With formal qualifications in hydrogeology and earth sciences, Jane has a broad multidisciplinary understanding of land and water sciences. She is Director of CSIRO’s Land and Water Business Unit, and has also held senior leadership positions including as Acting Chief Scientist and leader of the groundwater capability at Geosciences Australia, and Chief Executive of the National Measurement Institute. Jane’s multidisciplinary perspective has also seen her provide scientific advice across numerous committees and boards.

    Jane’s interests include science communication, mentoring emerging science leaders, and working to provide inspired, innovative and impactful science solutions to national problems.

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    Prof Shahbaz Khan

    Director, UNESCO Jakarta

    Groundwater for a Water Secure World - Leaving No One Behind

    Professor Shahbaz Khan is Director Regional Science Bureau for Asia and the Pacific and UNESCO Representative for Brunei Darussalam, Indonesia, Malaysia, the Philippines, and Timor-Leste. He has multidisciplinary academic background and professional experience in engineering, environmental law, economics and international diplomacy. He is a Fellow, Chartered Engineer and Engineering Executive of Engineers Australia, Hon Fellow of Institution of Engineers, Malaysia, Fellow of the ASEAN Academy of Engineers, Hon Fellow of the Myanmar Engineering Society, Founding Fellow of the Academy of Engineering and Technology of the Developing World and Fellow of the Modelling and Simulation Society of Australia and New Zealand. Shahbaz is currently Adjunct Professor at the University of Canberra and Western Sydney University, Australia, Adjunct Professor at the Lincoln University, New Zealand, Visiting Professor at Wuhan University, Distinguished Professor at the National University of Science and Technology, Pakistan and Distinguished Professor at the Capital Normal University, China. 

    Professor Khan holds a Bachelor of Science (Honours) in Civil Engineering (1990) from the University of Engineering and Technology, Lahore (Pakistan); a Master of Science in Water Resources Technology and Management (1992) and a Doctorate in Civil Engineering (1995) from the University of Birmingham (United Kingdom); Graduate Diploma in Applied Geographic Information Science (2001) and a Grad Certificate in Information Technology (2003) from the Charles Stuart University in Wagga Wagga (Australia). In 2005, Shahbaz obtained a Master’s Degree in International Environmental Law from the Macquarie University (Australia) and in 2007 a Master’s Degree in Applied Environmental Economics from the Imperial College London (United Kingdom). In 2016, he was awarded the Honorary Doctorate in Environment & Development by Universiti Kebangsaan Malaysia (UKM) for his outstanding work on water, environment and sustainable development. In December 2018 Professor Khan was awarded Doctor of Science by the University of Birmingham for his eminent contributions to solving global water engineering and management issues.

    Prof Khan has worked in Australia, France, Indonesia and Pakistan in various research, consultancy and policy positions. Before joining UNESCO, Shahbaz was Professor and Director at the Charles Sturt University, Research Director Irrigation Systems at CSIRO and Programme Leader, System Harmonisation for Regional Irrigation Business Partnerships at the Cooperative Research Centre for Irrigation Futures, Australia. His work has been widely recognised through receipt of many awards such as the Great Wall Friendship Award China 2017, FEIAP Engineer of the Year Award 2016, UNESCO Team Award for Managing Hydro Hazards 2009, Land and Water Australia’s Eureka Prize 2007, CSIRO Medal 2007, Biennial Medal of the Modelling and Simulation Society of Australia and New Zealand. He has widely published in the area of water, environment and sustainable development and received several outstanding publications awards.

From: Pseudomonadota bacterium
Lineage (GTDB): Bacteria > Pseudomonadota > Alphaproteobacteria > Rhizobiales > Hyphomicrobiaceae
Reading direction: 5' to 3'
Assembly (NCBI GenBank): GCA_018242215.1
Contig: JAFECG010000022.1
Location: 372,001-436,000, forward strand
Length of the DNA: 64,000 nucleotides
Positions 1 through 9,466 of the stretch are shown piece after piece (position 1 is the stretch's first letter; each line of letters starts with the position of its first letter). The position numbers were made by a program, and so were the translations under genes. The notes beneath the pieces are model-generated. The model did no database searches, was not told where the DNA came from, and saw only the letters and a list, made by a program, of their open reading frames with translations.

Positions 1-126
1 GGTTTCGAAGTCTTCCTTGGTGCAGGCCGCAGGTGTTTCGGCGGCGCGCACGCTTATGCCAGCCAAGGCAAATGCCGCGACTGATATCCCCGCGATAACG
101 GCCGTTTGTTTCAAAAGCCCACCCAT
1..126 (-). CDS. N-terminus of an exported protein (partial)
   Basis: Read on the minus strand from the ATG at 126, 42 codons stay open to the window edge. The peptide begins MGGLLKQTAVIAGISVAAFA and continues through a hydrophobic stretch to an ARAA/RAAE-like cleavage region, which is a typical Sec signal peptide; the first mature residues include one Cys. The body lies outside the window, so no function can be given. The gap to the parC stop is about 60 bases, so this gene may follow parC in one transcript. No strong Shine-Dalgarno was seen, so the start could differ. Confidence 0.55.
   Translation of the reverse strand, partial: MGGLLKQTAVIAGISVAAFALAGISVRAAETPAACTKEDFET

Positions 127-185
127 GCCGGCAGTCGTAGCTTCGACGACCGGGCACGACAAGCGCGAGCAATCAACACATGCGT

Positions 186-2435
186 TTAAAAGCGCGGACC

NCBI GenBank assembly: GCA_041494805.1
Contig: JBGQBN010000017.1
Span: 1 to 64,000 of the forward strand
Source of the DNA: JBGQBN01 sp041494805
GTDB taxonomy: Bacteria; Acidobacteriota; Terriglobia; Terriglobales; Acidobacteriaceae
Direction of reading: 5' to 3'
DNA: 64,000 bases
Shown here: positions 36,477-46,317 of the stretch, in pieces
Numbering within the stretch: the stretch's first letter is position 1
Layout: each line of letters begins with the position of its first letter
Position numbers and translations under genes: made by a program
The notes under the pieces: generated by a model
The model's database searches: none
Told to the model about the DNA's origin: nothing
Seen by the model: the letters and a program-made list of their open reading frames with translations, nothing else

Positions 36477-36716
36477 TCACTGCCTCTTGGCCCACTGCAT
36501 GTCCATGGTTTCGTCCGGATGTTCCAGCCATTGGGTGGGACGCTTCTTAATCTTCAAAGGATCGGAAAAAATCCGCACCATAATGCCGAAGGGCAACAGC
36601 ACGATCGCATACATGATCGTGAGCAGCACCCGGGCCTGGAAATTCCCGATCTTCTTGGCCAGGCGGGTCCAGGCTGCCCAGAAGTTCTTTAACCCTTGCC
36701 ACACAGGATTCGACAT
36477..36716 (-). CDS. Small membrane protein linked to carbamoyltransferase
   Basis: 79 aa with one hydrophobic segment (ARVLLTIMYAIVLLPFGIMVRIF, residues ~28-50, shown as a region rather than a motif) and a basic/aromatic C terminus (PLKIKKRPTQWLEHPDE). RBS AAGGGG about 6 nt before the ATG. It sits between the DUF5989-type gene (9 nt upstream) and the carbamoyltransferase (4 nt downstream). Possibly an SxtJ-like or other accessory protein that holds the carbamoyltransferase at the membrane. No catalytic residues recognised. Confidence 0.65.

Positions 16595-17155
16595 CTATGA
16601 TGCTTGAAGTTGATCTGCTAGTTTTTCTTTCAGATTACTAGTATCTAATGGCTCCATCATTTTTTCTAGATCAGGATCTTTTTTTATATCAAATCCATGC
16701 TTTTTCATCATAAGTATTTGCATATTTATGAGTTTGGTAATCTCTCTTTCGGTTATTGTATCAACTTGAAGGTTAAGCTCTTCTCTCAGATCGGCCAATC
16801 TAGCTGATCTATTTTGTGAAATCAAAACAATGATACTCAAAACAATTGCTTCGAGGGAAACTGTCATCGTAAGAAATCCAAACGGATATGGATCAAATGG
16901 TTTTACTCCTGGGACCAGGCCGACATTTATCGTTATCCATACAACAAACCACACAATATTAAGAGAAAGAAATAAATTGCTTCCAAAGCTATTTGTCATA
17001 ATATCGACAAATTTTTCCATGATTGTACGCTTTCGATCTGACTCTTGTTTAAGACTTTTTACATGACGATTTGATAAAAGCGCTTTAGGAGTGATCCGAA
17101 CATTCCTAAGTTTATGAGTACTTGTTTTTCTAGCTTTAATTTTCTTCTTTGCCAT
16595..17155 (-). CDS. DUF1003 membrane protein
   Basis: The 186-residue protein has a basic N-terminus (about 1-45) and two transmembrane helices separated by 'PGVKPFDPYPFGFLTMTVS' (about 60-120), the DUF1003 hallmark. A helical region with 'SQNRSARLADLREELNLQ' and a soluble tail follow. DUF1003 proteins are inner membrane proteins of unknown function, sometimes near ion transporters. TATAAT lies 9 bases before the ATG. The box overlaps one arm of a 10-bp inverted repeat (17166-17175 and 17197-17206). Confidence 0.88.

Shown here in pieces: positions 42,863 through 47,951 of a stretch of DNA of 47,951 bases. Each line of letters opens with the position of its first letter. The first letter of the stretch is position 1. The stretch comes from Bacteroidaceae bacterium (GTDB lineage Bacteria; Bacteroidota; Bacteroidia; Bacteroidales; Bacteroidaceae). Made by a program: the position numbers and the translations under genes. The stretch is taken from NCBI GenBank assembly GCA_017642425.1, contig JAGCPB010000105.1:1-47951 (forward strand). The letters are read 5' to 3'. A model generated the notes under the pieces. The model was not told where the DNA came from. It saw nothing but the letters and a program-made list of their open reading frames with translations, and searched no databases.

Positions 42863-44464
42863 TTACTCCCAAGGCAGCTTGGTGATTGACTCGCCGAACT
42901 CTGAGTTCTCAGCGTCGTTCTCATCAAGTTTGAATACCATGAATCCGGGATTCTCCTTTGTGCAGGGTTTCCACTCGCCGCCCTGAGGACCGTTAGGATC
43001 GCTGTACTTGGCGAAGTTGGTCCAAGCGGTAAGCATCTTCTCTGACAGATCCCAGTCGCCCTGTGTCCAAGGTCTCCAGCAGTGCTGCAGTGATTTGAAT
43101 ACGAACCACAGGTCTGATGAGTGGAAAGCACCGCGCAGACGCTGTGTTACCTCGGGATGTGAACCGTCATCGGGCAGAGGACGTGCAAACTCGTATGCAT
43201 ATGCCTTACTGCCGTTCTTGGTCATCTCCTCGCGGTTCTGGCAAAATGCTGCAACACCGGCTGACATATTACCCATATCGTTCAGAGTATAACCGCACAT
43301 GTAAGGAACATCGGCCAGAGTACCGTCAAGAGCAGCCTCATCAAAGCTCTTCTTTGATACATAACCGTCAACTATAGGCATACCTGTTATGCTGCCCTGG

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    Mr Anthony Lane

    Technical Director - Land Quality & Remediation and Hydrogeology, SLR Consulting Australia

    Make Hydrogeology Great Again

    Anthony has been a professional hydrogeologist and member of the International Association of Hydrogeologist (IAH) for over 40 years. Anthony obtained a Diploma of Applied Science (Geology) from the Royal Melbourne Institute of Technology (RMIT) in 1976 and a Master of Science (Hydrogeology) from University College London in 1980. Anthony initially worked in the public sector and then with groundwater consulting firms and more recently, given the development of the contaminated environments sector, as an environmental hydrogeologist and as a site contamination auditor accredited by EPAs in Vic, NSW, SA and ACT and by DEWR in WA. He is also a Certified Environmental Practitioner and Site Contamination Specialist accredited by the Environmental Institute of Australia & New Zealand. Anthony is a Past-President of the Victoria branch of the IAH. Anthony holds the position of Technical Director, Land Quality & Remediation and Hydrogeology with SLR Consulting in Asia Pacific.

    Anthony is committed to the development of hydrogeological education, primarily at RMIT where he developed and delivered the hydrogeology program for several years from 1984. He also assisted the university to develop its Environmental Engineering degree program and designed their initial course in Contaminated Land Management in 1993. He was Chair of the Advisory Committee for Environmental Engineering at RMIT for more than a decade, championing the cause for hydrogeology content. Anthony still delivers guest lectures in contaminated groundwater risk assessment at RMIT.

    He has worked on groundwater related projects in all states and territories of Australia and several other countries including New Zealand, New Guinea, Philippines, Thailand, Vietnam, Oman and Pakistan.  His full range of experience in applied hydrogeology includes land and groundwater contamination assessment and auditing; health & environmental risk assessment and communication; waste management and landfill life cycle; landfill gas risk and energy developments; groundwater resources development; mine dewatering investigation and design; groundwater supply engineering, including design and installation of high yield, deep waterwells/bores as well as village-scale water supply technology.

    Anthony remains passionate about hydrogeology education and use of sound hydrogeological assessments as the foundation for understanding and communicating about environmental contamination and resource management risk management.